One of my favorite fashion blogs is The Sartorialist because it relies on photographs and just a bit of copy. The point is to let the pictures speak for themselves and give you ideas and inspiration. The photography is also great. The posts get a lot of comments but I never read them because the photos are enough for me and, if I really like one, I don’t feel the need to read all the commentary.
The other great thing is that the author, Scott Schuman, travels all the time so he gets a variety of looks, just about all of them on the streets of major cities like Paris and Rome.
Sometimes I’ve looked at The Sartorialist before getting ready in the morning and found myself inspired to try a scarf or jacket or color combo I hadn’t ventured before. Maybe this is what we all need: visual inspiration. Once you start looking at the site, you start realizing how most people don’t consider their clothing to be an expression of who they are. Some people might think this is shallow – that you shouldn’t judge a book by its cover.
But I always look at what people wear. I’m not looking for labels or assessing how much they spent; I’m looking for little twists of creativity and a sign that someone is home inside. Maybe a funny t-shirt. Maybe some interesting jewelry. Some sign that people CARE and didn’t just go to Kohl’s.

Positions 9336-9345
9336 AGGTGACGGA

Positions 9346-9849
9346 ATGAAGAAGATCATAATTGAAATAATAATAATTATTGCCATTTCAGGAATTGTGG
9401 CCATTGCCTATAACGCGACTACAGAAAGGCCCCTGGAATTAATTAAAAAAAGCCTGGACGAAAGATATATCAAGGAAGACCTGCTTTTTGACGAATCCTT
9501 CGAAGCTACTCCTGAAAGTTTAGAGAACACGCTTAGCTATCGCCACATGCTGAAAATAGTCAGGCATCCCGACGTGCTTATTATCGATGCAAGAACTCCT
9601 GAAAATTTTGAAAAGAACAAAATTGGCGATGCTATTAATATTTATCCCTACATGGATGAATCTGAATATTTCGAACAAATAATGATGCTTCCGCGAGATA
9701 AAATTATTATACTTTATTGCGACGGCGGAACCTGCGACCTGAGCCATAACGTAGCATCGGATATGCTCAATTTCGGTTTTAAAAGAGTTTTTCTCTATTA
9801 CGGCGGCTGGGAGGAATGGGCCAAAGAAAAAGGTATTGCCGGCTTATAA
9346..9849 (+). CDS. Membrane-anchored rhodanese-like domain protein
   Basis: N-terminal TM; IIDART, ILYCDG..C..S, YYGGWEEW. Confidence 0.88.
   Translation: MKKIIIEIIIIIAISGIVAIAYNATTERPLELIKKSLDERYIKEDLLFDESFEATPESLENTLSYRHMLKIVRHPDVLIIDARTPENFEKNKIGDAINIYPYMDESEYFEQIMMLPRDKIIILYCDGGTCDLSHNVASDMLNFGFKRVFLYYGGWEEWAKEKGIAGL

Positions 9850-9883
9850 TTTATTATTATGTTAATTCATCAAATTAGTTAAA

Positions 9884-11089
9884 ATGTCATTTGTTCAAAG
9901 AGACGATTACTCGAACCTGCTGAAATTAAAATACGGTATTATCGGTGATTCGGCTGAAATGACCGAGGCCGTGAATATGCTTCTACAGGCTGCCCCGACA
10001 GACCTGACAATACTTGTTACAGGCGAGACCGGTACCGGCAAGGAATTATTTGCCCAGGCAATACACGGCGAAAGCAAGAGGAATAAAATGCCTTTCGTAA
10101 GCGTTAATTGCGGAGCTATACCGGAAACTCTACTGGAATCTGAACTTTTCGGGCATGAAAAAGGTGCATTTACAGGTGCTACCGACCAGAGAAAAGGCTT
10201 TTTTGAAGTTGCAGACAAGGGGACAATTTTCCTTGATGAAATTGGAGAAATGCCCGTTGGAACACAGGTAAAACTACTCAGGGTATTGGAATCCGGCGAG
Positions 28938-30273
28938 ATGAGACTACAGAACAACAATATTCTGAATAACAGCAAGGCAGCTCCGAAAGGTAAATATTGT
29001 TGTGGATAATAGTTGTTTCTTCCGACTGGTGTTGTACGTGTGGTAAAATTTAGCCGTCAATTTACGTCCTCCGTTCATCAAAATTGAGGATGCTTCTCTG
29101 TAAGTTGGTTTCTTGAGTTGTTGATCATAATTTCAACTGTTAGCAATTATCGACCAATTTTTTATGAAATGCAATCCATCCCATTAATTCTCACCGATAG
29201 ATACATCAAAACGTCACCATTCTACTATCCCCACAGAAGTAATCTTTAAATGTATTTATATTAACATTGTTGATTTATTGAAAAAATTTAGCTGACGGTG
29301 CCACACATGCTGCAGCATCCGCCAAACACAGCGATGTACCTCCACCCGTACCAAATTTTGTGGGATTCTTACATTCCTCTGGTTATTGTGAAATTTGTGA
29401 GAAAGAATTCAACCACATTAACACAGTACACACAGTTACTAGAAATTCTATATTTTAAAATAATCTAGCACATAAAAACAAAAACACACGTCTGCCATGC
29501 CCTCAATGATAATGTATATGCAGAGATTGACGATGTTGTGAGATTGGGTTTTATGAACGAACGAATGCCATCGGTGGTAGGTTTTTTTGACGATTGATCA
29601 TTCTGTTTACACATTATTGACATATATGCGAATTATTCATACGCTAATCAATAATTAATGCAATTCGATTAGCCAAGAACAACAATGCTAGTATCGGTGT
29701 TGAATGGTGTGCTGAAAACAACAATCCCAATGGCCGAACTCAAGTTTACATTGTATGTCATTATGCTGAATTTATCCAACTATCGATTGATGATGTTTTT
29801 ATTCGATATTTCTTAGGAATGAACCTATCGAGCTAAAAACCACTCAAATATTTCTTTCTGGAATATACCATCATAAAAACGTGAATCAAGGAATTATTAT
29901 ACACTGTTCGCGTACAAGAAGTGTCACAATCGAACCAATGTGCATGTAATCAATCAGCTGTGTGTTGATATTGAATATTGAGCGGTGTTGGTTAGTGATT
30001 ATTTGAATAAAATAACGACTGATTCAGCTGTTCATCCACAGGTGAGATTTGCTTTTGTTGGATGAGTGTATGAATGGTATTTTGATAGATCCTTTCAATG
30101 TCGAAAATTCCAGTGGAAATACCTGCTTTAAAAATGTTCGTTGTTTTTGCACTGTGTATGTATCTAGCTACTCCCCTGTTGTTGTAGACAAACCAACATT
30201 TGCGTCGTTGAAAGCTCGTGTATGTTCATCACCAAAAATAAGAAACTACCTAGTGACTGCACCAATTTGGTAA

There’s a lot of Kohl’s running around Minnesota. I’m not saying I’ve never bought anything there, but its certainly not my entire wardrobe.
In contrast to The Sartorialist, there is a site out of Minneapolis that is an homage of sorts to called The Minneapoline . I’ve tried to get into it because I support the idea but its kind of like looking at photos of some poor cousins from the hills in comparison to The Sartorialist.
And that’s to be understood. For one thing, there’s not a bunch of highly stylized people walking the streets of Minneapolis. (We’re all in our cars) And for another, the site tends to focus only on college-age people who can be found in bars or at parties (our answer to the streets, apparently).
It’s disappointing that they can’t seem to find anyone over 30 to photograph. Maybe they’ve tried and couldn’t find anyone? In any case, I just don’t find it nearly as inspiring. The best photos I’ve seen there were from the last batch of Voltage pictures.
Where could one go in Minneapolis/St. Paul to take pictures of great street fashion without going to the U of M or to bars? This is the question.